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For two days, the mobs ran wild. Then, like a horde of waddling ducks, hundreds of Soviet tanks clattered out of their garrisons and into all the major towns; Moscow, it seemed, had not abandoned Comrade Ulbricht after all. Workers hurled bricks at the tanks and curses at their own jack-booted People's Police, but they had no arms or organization. Bitterly, docilely, East Germany's grey millions returned to work and settled down to years of hopelessness.
An End to Baptism. Since then Walter Ulbricht has ruled his people with deft application of both the carrot and the stick, always careful to keep in step with the word from Moscow. In 1956, when Khrushchev denounced Stalin at the 20th Party Congress, Stalin's old friend Ulbricht was quick to echo the new line ("One cannot reckon Stalin among the classic Marxists"). For all the thaw, Ulbricht soon cracked down on students and teachers who had friendly ideas of their own, arresting dozens, expelling scores from their universities. To stamp out religion and give new meaning to socialism, Ulbricht introduced "socialist name-giving" ceremonies to replace baptism, "socialist marriage" rituals to replace church weddings. Orders went out to force thousands of private storekeepers and handicraft shops into state-run cooperatives. More orders were issued to build a fire under the peasants who still largely declined to join the collective farms.
Early last year, collectivization was finally completed in a frenzied, three-month drive that sent thousands of farmers fleeing to the West and damaged even further East Germany's limping food production. Today no East German goes hungry, but his grocery supplies are at best erratic. Although formal rationing was finally abandoned in 1958, milk is in such short supply that it no longer is readily available; butter is distributed at the rate of a half-pound per person every ten days; beef is a rare luxury. To push a substitute. Ulbricht's regime in 1959 introduced "pony bars," restaurants that sell nothing but horse meat and urge customers to try "stallion steak," "foal filet," "goulash from the harness."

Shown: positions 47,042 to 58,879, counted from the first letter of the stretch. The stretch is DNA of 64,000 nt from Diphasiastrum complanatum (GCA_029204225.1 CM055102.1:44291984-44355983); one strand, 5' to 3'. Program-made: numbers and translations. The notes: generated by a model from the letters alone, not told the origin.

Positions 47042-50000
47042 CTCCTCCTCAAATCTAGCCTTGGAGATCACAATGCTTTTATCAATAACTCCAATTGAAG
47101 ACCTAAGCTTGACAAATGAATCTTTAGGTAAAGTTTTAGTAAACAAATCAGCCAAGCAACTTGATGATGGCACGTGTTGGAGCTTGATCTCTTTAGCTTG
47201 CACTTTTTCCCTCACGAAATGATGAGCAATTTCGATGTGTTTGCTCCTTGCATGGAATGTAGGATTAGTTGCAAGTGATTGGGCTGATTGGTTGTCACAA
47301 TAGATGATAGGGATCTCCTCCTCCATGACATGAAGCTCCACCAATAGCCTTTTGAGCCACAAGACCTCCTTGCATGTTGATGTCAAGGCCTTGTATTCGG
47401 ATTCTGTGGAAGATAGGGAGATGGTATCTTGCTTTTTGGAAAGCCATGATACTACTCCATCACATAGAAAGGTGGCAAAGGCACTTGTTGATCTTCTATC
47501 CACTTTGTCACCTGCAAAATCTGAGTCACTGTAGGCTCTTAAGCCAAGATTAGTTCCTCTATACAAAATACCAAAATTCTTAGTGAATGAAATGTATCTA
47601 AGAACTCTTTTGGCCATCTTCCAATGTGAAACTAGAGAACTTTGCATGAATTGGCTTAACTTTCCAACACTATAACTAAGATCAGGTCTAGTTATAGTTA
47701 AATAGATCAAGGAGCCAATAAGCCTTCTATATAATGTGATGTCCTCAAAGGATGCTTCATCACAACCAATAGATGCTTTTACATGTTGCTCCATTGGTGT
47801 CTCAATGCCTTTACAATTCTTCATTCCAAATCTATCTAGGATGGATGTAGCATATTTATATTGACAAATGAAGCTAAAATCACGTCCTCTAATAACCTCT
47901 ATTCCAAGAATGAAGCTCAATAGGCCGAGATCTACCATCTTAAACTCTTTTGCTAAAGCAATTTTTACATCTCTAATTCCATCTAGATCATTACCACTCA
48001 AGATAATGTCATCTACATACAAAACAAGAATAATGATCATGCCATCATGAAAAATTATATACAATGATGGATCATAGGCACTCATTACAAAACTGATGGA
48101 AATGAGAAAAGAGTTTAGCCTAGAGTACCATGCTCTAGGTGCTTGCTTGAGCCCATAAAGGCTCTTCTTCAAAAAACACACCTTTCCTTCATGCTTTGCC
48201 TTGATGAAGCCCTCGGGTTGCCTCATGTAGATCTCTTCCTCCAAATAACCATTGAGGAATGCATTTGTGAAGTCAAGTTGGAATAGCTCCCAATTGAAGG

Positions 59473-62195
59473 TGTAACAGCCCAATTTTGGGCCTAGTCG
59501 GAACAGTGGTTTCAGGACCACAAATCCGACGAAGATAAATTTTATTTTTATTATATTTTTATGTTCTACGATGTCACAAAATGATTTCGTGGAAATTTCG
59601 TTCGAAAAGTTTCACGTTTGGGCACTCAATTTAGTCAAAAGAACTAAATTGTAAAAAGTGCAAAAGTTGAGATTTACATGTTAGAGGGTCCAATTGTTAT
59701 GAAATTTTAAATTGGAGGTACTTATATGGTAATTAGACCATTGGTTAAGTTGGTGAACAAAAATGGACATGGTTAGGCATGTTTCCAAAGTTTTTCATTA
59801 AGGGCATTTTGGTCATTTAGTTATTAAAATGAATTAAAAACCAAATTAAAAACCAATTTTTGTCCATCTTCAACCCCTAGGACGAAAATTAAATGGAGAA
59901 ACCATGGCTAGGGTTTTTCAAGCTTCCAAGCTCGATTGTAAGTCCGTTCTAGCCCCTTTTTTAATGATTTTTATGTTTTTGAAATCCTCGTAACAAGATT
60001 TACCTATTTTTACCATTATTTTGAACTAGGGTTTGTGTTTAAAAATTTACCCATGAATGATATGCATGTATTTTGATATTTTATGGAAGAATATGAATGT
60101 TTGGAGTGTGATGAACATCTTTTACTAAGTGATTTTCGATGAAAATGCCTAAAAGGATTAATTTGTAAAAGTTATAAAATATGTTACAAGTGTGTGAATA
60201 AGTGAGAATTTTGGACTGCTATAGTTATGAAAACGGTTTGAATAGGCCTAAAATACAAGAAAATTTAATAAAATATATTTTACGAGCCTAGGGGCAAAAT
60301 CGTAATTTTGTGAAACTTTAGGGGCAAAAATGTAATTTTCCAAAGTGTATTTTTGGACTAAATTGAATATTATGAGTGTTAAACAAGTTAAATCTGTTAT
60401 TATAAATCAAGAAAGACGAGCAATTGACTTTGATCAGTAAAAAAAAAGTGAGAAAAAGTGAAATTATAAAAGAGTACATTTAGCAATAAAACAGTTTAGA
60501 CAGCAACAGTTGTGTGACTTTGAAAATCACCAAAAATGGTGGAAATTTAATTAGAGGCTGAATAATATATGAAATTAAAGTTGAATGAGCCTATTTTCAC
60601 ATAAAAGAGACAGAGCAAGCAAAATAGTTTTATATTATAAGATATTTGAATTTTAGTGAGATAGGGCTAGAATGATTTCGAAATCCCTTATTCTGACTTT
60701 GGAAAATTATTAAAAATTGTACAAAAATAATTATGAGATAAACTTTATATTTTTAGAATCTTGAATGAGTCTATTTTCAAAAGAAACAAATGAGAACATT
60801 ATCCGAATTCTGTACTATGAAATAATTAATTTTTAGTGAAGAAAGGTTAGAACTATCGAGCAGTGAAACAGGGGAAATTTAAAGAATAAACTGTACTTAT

Girls on the Job. But these material facts of life were not the main force that sent 160,000 East Germans fleeing from their country this year. Under Walter Ulbricht's Communism, life is a dreary procession of rules and slogans that dragoon mind as well as body. At the Karl Marx Oberschule (elementary school) in Leipzig, kids are urged to keep an ear peeled at home for anti-Communist remarks by their parents; placards on the schoolroom walls proclaim "The Party Is Right" and "Struggle Today to Halt Atom War Tomorrow!" In the desperate labor shortage, tens of thousands of schoolchildren are taken from their studies to work several hours a week in factories and fields; already 88% of all girls between the ages of 18 and 20 are at work, and pressure is on as well to force women over 30 to take jobs.
Virtually all the comfortable old neighborhood Bierstuben have been forced out of business. Today the German worker must take his evening glass of beer at the big, bleak, state-run HO halls, where portraits of Lenin and old Spitzbart (pointed beard, i.e., Ulbricht) look down mockingly from the walls.